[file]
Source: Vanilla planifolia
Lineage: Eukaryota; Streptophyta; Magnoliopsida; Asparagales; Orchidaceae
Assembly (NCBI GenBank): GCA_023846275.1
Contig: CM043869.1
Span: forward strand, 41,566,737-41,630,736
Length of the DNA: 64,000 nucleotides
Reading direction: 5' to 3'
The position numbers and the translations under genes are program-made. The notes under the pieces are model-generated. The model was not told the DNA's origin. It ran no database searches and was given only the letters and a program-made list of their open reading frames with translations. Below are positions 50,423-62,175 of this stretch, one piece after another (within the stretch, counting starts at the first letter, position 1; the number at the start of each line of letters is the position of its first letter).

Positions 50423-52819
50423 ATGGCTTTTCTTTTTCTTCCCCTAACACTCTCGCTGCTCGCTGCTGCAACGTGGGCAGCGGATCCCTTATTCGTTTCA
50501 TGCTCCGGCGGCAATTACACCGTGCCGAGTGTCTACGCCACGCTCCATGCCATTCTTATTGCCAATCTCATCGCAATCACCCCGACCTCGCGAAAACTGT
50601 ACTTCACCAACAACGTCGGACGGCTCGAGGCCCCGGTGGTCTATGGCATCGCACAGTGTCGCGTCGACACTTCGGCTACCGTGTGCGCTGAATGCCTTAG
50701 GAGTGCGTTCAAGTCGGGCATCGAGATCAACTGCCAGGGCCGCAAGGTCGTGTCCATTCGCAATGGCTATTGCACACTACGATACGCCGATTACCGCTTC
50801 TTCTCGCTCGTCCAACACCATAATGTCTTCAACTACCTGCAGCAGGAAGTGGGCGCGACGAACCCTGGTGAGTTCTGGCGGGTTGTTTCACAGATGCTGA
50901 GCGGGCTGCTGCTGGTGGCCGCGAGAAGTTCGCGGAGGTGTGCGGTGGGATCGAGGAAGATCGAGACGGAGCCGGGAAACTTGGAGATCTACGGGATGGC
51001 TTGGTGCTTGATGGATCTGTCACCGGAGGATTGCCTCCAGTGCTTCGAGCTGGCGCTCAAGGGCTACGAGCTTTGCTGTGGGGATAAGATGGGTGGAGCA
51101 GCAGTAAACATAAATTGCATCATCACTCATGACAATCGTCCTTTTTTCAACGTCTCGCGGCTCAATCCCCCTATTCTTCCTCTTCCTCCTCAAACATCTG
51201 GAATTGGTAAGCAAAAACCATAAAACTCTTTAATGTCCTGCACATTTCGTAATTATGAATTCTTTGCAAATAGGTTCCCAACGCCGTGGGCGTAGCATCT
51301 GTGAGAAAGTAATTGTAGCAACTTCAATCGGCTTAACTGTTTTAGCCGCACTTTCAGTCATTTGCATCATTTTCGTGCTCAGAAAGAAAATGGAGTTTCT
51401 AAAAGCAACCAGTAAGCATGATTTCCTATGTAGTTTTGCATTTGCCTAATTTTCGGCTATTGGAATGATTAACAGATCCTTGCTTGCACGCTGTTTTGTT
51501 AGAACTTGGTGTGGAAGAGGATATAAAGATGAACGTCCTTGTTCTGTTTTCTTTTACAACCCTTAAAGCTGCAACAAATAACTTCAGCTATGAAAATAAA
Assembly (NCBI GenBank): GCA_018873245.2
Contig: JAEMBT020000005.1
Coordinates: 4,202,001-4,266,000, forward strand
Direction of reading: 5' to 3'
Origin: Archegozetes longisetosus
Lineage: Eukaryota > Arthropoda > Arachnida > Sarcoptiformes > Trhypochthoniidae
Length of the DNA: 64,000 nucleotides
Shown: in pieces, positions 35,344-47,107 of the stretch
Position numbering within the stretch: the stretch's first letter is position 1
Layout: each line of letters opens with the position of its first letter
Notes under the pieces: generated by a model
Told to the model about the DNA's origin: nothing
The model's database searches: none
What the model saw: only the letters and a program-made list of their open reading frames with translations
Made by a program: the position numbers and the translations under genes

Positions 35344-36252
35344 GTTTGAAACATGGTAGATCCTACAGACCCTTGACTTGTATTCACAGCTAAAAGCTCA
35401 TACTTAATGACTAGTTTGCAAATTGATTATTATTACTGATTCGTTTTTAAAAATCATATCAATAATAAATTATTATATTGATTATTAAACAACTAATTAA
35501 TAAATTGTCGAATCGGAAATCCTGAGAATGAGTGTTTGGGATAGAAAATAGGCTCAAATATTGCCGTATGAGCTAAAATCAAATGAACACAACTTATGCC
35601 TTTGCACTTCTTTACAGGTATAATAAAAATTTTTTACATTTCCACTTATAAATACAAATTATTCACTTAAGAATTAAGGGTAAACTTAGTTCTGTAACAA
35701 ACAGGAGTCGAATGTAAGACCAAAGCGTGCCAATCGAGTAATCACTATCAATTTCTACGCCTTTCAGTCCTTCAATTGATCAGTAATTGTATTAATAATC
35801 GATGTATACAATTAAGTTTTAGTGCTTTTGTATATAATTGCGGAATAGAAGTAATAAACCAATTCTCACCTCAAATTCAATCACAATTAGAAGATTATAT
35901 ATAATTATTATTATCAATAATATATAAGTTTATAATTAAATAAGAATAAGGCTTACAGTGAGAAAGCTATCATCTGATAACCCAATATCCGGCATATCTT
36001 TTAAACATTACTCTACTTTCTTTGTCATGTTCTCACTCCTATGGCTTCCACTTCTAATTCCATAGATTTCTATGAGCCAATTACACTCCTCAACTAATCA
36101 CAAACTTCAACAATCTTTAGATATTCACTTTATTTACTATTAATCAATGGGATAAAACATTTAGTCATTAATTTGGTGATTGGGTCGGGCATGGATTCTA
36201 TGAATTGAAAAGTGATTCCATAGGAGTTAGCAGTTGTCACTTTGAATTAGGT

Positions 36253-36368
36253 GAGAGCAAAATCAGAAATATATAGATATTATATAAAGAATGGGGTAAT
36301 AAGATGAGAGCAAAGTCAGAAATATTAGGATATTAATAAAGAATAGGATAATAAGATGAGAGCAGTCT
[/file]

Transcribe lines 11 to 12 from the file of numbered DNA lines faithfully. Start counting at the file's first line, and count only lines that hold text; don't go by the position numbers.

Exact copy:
50501 TGCTCCGGCGGCAATTACACCGTGCCGAGTGTCTACGCCACGCTCCATGCCATTCTTATTGCCAATCTCATCGCAATCACCCCGACCTCGCGAAAACTGT
50601 ACTTCACCAACAACGTCGGACGGCTCGAGGCCCCGGTGGTCTATGGCATCGCACAGTGTCGCGTCGACACTTCGGCTACCGTGTGCGCTGAATGCCTTAG